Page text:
In this study, one silicone resilient lining material (Ufi Gel P; VOCO GmbH, Cuxhaven, Germany) and 1 heat-cure acrylic (QC-20, Dentsply Int Inc, Weybridge, Surrey, UK) denture base resin were used. For the tensile test, 100 rectangular specimens, 40x10x10 mm (10×10 mm2 cross-sectional area), were prepared in a sandwich configuration with a centrally located PMMA portion for each resilient liner. The PMMA specimens were prepared by investing a 3 mm thick brass spacer in a denture flask. Dyes and spacer machined to the same dimensions were invested in hard but flexible silicone rubber (Zetaplus; Zhermack, Rovigo, Italy)11 , 17 , 18. Specimens were made by processing resilient denture liners against heat-polymerized PMMA blocks according to the manufacturer’s directions. After heat polymerization of the PMMA, the brass spacer and the PMMA resin specimens were removed from the mold. The PMMA resins were trimmed and the surfaces to be bonded were smoothed using #100, #400, and #600 waterproof abrasive papers. The specimens consisting of a set of two acrylic blocks were divided into five groups (n=10) and treated as follows: In Group A, adhesive (Ufi Gel P; VOCO GmbH, Cuxhaven, Germany) was applied to the acrylic base resin surfaces; this group served as a control. In Group S, acrylic base resin surfaces were sandblasted with 50-µm Al2O3 particles (Koraks; BEGO, Bremen, Germany). In Group SCSIL, acrylic resin surfaces were treated with 30-µm Al2O3 particles modified by silica (CoJet System; 3M ESPE, Seefeld, Germany) using an airborne-particle-abrasion device (CoJet System; 3M ESPE) filled with 30-µm silicone-dioxide particles. The abrasive was applied perpendicular to the surface at 0.28 MPa for 15 seconds at a distance of 10 mm, then the surfaces were coated with a silane coupling agent (Silane; 3M ESPE) and allowed to air dry for 5 minutes. In Group SCA, silica coating was applied to acrylic resin surfaces as described for Group SCSIL and then adhesive (Ufi Gel P; VOCO) was applied to the treated base resin surface according to the manufacturer’s recommendations. In Group SCSILA, silica coating was applied to the acrylic resin surfaces as described for Group SCSIL then an adhesive (Ufi Gel P; VOCO) and a silane coupling agent (Silane; 3M ESPE) were mixed and this mixture was applied to the treated surfaces and air-thinned for 3 seconds with air spray. The treated PMMA denture base resin specimens were returned to the molds. The soft liner (Ufi Gel P; VOCO) was packed into the space made by the brass spacer and polymerized according to the manufacturer’s directions. The specimens were removed from the flask, and waste materials were trimmed with a sharp knife. All specimens were thermocycled (5000 cycles) between baths of 5º and 55ºC with a transfer time of 30 seconds and a dwell time of 30 seconds. Then the specimens were stored for 24 hours in water at 37ºC before the bond test. The tensile bond strength was tested with a universal testing machine (Lloyd-LRX; Lloyd Instruments Ltd, Fareham, UK) at a crosshead speed of 0.5 mm/min using material testing software (Nexygen version 2.0; Lloyd Instruments). A 1-way analysis of variance (ANOVA) and the Duncan test were used to assess the significance of differences in the tensile bond strength between the groups, with the level of significance set at p<0.05.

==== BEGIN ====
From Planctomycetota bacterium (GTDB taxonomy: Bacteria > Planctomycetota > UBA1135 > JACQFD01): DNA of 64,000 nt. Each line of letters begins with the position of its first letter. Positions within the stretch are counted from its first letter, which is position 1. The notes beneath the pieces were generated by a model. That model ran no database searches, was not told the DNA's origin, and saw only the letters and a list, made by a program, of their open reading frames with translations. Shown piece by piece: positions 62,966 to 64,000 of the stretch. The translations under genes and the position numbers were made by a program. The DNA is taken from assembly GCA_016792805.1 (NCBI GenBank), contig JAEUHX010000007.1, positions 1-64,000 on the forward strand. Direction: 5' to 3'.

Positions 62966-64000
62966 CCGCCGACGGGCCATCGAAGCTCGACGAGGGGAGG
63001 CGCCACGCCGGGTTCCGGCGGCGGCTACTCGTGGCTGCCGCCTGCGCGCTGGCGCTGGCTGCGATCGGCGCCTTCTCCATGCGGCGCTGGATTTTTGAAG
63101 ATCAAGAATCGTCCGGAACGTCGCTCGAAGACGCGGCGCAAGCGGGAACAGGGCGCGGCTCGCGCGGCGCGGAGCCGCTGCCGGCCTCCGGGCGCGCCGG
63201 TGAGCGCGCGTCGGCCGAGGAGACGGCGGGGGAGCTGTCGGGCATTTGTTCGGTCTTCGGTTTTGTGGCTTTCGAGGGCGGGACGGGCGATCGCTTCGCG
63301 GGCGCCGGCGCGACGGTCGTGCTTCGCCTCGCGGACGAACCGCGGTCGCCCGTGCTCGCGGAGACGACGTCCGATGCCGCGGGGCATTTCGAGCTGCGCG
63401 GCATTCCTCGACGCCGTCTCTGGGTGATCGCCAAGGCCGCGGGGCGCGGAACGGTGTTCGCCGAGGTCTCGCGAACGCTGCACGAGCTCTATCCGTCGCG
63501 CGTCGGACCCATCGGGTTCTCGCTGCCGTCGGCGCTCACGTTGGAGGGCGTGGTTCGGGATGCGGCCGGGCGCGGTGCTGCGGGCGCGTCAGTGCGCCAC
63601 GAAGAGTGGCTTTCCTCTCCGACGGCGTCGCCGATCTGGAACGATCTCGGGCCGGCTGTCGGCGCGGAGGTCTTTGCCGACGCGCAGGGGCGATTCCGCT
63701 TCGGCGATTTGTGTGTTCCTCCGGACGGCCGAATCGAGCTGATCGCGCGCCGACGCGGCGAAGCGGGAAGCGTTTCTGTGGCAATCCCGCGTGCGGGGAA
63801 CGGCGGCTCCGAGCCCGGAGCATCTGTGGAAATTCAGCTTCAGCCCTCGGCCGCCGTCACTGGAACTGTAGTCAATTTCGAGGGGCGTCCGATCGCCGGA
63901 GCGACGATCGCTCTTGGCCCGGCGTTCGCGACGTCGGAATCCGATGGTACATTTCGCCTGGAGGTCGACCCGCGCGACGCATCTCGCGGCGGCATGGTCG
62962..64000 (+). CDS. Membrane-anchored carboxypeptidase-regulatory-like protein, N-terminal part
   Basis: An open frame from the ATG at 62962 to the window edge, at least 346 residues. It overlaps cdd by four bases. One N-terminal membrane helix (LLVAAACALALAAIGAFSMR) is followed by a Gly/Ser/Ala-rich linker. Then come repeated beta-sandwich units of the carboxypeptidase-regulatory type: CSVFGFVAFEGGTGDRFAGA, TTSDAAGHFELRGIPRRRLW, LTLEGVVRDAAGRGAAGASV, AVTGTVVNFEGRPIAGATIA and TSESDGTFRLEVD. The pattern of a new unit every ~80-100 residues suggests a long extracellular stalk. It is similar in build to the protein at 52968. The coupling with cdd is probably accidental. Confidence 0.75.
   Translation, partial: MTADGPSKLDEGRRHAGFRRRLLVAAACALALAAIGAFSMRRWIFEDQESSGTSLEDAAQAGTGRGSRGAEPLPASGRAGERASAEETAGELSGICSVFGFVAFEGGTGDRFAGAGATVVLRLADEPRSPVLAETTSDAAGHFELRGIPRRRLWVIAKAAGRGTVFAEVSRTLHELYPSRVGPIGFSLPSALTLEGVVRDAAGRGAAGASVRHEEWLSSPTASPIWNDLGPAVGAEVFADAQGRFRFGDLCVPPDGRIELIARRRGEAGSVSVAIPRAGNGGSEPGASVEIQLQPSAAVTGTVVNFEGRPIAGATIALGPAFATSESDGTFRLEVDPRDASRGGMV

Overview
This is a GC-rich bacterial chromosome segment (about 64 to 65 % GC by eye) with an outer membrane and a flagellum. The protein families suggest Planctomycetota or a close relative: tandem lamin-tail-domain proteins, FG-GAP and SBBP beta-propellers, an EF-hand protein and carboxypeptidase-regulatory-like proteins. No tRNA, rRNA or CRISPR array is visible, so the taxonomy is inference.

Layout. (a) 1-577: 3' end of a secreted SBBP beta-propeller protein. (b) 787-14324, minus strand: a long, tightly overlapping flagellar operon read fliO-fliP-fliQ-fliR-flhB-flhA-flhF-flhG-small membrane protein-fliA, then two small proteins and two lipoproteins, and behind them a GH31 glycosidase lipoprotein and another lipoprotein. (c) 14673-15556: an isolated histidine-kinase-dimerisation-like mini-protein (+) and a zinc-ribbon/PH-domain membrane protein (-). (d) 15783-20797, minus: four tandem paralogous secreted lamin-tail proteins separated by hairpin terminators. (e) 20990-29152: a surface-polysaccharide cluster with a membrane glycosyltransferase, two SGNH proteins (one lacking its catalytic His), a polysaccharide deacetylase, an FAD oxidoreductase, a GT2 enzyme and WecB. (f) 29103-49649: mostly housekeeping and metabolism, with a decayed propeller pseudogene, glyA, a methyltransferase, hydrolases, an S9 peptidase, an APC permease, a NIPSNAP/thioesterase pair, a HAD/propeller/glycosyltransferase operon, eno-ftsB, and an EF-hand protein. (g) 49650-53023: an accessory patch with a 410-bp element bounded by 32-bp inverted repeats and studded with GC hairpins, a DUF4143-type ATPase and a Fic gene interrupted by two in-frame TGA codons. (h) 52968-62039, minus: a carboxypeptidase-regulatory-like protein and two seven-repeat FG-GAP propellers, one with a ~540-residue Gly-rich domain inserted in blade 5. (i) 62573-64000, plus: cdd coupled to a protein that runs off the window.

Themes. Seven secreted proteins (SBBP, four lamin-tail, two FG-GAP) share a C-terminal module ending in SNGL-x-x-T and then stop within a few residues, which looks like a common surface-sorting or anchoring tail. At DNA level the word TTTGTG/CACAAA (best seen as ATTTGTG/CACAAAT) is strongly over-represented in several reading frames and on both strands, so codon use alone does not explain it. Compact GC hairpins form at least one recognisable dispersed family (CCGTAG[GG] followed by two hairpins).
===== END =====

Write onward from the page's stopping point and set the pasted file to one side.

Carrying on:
After the surface treatment, one additional specimen from each group was coated with gold-palladium alloy using a sputter-coating technique (Hummer VII; Anatech Ltd, Alexandria, Va) and examined by scanning electron microscopy (SEM) (JSM-5600 Scanning Microscope; JEOL Ltd, Tokyo, Japan) at x500 magnification to observe the topographic patterns.


Mode of failure